Hawker Beechcraft’s secured lenders and senior bondholders are agreeing to a restructuring plan that will eliminate nearly all of the company’s $2.5 billion in debt and $125 million in interest expenses. The company today filed for Chapter 11 bankruptcy protection in a move that Hawker Beechcraft says is designed “to implement the terms of the prearranged restructuring expeditiously.”

The restructuring agreement was signed by financial institutions representing more than two-thirds of the company’s bank and senior debt and will take effect once the plan is confirmed by the bankruptcy court. Hawker Beechcraft filed voluntary petitions under Chapter 11 in the U.S. Bankruptcy Court for the Southern District of New York.

Once confirmed, ownership of the company will be transferred to its creditors.

As part of the plan, Hawker Beechcraft has secured $400 million in debtor-in-possession (DIP) financing that will enable the company to continue to pay employees, suppliers, vendors and others.

Goldman Sachs and Onex paid $3.2 billion to buy Hawker Beechcraft from Raytheon in 2007. Two-thirds of the purchase price, however, was borrowed.

The prolonged economic downturn hampered Hawker Beechcraft’s ability to move out from under its debt, and the company began to drown in interest and other payments. Recently, Hawker Beechcraft has repeatedly warned that without a comprehensive restructuring, the company may not continue to operate.

“The protections provided by the U.S. Bankruptcy Code and the financing commitment we have obtained put Hawker Beechcraft in a great position to continue to do so throughout the restructuring process,” says CEO Robert Miller, a corporate turnaround specialist who was brought in earlier this year. “Restructuring our balance sheet and recapitalizing the company in partnership with our debt holders will dramatically improve Hawker Beechcraft’s ability to compete in a rapidly changing environment.”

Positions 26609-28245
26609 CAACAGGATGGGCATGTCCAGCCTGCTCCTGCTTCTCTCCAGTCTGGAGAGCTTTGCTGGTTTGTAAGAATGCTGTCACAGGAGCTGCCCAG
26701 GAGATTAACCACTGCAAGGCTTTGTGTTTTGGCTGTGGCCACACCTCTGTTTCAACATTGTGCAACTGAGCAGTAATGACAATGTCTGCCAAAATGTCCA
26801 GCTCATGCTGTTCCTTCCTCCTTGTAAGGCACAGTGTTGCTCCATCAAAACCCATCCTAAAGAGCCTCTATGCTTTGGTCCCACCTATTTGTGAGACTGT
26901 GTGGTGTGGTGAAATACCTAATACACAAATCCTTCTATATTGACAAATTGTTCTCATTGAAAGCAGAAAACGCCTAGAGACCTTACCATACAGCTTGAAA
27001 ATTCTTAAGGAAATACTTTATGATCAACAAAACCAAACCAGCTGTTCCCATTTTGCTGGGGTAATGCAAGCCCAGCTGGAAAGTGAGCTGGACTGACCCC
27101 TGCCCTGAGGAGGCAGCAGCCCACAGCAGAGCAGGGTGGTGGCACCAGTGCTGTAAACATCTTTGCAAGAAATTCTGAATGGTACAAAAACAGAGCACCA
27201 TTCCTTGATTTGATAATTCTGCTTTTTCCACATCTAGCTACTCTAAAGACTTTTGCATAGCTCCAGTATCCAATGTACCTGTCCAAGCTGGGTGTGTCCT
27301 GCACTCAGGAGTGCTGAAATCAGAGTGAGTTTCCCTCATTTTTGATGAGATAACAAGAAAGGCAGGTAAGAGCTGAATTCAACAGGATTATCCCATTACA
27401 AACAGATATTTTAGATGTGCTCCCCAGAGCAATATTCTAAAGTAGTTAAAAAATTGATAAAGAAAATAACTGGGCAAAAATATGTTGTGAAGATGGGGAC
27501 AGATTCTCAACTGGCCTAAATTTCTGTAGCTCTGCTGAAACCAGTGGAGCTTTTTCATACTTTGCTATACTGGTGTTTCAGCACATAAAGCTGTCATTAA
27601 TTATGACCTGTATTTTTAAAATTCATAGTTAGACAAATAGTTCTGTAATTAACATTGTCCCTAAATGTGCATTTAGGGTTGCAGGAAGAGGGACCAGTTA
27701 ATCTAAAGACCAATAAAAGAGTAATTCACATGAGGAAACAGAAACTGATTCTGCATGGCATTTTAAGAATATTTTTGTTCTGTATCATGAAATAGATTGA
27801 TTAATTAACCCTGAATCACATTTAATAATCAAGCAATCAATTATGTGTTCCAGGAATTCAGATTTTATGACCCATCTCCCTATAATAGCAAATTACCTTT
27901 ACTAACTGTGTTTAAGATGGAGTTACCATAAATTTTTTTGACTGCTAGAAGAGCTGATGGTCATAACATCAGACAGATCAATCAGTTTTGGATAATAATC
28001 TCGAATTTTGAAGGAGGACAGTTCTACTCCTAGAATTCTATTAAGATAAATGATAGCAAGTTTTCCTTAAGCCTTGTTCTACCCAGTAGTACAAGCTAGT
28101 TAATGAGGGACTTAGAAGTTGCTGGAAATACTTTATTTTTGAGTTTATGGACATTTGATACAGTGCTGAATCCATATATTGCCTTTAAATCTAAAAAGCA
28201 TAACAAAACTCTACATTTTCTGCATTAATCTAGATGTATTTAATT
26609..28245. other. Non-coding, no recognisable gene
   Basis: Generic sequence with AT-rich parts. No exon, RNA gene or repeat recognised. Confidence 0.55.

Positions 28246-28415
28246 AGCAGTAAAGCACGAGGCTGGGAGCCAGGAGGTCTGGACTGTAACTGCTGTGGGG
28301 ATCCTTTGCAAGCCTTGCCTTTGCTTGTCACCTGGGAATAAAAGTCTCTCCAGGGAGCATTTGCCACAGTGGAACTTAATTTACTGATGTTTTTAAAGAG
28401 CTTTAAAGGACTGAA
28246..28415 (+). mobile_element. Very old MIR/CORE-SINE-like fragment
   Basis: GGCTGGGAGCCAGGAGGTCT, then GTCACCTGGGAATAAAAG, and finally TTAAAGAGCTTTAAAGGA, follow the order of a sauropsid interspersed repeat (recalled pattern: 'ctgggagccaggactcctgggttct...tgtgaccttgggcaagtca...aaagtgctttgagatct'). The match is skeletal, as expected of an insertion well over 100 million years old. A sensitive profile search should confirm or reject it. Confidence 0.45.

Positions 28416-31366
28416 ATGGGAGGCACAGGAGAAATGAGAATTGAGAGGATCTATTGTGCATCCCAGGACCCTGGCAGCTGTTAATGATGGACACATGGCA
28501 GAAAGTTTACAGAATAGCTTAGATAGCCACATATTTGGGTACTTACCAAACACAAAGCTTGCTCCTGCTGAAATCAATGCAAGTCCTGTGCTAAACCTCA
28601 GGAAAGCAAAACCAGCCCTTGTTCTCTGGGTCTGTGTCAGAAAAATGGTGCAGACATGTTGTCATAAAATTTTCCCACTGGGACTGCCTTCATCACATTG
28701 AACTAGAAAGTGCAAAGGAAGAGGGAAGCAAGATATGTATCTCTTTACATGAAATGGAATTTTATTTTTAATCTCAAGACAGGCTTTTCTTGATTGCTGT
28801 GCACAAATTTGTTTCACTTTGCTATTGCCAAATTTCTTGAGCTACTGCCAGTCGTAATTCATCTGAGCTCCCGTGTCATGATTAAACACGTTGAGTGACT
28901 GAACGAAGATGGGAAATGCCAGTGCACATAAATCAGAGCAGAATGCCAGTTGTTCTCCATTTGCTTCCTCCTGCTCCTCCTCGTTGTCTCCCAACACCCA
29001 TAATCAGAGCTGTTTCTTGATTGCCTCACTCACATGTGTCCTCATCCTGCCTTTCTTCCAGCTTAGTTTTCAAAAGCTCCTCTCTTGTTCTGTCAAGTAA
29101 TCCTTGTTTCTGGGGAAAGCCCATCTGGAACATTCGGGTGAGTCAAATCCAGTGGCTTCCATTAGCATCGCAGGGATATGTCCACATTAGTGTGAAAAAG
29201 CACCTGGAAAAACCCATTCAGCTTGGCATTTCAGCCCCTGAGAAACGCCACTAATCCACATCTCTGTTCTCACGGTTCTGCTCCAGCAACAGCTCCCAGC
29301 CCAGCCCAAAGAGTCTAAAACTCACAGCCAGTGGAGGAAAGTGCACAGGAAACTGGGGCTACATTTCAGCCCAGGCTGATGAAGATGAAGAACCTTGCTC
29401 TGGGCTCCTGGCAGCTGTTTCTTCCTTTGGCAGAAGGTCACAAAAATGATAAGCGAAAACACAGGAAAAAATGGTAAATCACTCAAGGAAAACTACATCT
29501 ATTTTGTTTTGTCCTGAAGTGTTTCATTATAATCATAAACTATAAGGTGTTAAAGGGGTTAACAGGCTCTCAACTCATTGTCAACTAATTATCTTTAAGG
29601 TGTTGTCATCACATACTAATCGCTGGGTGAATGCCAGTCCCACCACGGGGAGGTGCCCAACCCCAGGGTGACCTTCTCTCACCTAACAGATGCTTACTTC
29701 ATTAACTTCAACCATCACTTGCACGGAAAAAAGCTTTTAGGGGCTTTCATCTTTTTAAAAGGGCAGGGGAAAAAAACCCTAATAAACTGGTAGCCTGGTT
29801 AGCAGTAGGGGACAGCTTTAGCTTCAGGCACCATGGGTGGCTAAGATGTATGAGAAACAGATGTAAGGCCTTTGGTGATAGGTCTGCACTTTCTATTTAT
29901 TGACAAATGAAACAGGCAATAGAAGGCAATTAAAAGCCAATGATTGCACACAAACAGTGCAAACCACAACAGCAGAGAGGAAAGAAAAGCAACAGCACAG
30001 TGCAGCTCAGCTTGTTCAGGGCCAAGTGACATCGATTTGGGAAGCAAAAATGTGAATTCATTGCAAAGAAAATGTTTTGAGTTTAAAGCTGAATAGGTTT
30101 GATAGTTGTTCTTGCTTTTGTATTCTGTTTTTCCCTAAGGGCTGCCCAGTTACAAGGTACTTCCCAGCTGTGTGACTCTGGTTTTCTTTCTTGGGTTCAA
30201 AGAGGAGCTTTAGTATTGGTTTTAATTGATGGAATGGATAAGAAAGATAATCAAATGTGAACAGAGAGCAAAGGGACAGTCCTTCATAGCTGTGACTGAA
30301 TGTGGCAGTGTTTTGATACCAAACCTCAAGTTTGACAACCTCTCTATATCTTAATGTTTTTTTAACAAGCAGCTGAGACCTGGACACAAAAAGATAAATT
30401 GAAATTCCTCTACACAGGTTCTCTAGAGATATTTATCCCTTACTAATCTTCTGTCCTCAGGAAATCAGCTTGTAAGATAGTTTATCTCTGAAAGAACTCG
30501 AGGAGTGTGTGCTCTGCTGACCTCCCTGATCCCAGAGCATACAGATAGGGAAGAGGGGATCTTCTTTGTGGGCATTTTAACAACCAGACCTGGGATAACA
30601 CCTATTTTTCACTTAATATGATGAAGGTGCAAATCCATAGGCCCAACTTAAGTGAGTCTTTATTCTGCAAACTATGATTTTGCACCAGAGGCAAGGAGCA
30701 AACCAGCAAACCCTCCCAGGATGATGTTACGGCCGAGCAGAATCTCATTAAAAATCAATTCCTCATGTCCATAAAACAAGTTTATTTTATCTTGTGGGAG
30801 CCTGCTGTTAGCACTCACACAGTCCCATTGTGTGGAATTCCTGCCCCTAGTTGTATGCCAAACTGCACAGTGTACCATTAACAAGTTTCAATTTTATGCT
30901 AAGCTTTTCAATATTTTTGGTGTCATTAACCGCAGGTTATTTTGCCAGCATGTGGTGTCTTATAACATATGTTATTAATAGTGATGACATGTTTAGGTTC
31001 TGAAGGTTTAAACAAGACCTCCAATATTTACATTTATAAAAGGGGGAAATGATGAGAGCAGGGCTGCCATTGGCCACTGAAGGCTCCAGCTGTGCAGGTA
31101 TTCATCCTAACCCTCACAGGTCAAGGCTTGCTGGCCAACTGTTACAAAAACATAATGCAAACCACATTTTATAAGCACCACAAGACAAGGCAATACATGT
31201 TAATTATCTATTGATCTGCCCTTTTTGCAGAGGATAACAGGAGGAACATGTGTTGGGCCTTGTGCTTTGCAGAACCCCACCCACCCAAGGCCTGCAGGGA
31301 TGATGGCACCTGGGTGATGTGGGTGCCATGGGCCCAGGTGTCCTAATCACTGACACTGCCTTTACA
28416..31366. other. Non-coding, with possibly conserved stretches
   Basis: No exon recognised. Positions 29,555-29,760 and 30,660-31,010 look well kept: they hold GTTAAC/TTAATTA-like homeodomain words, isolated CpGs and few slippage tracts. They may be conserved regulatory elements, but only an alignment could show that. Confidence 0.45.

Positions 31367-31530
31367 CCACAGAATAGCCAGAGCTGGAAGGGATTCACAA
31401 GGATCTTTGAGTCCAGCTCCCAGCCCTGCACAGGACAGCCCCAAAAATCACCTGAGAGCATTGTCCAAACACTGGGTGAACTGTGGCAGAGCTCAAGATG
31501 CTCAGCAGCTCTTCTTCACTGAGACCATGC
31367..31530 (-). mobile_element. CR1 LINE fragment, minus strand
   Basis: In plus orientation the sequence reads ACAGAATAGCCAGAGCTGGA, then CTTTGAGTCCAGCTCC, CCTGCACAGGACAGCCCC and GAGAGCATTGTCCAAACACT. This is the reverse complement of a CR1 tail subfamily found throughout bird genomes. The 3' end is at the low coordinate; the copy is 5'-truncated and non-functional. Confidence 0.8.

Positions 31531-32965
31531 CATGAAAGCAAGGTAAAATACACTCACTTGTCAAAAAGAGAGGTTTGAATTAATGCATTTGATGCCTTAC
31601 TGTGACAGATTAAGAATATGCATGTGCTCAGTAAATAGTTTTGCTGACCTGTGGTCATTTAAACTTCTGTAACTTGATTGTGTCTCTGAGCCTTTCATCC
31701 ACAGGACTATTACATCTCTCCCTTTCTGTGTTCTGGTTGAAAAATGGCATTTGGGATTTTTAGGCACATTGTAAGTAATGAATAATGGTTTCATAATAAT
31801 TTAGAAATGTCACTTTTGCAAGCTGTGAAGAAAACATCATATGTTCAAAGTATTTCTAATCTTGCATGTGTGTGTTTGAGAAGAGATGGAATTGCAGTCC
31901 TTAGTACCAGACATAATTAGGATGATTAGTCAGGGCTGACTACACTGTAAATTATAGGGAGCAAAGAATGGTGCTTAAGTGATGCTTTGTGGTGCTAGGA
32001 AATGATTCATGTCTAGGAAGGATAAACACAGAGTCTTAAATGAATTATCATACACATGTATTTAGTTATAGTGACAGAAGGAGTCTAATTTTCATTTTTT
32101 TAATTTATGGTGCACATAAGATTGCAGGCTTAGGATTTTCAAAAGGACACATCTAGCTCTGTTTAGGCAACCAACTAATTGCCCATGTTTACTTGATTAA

Hawker Beechcraft says the $400 million in DIP financing will be sufficient to meet its obligations to suppliers and employees, a key assurance since the company’s suppliers already have indicated that they were ready to cut off supplies if their payments were at risk.

Supply chain problems have slowed production on some of the company’s major aircraft lines, forcing rolling furloughs. The company in April also issued layoff notices to 350 workers, citing market conditions.

Analysts and competitors also have begun to question whether Hawker Beechcraft is at risk of losing market share given the uncertainty. Executives at rivals Embraer and Cessna have stated that they would be interested in acquiring parts of Hawker Beechcraft should it come on the market. The company’s support network has been viewed as a particular possibility.

As a result of today’s announcement, Pension Benefit Guaranty Corporation (PBGC) noted that Hawker Beechcraft’s three pension plans are 56% funded and, should Hawker Beechcraft end its plans, PBGC would cover $533 million of the $611 million shortfall.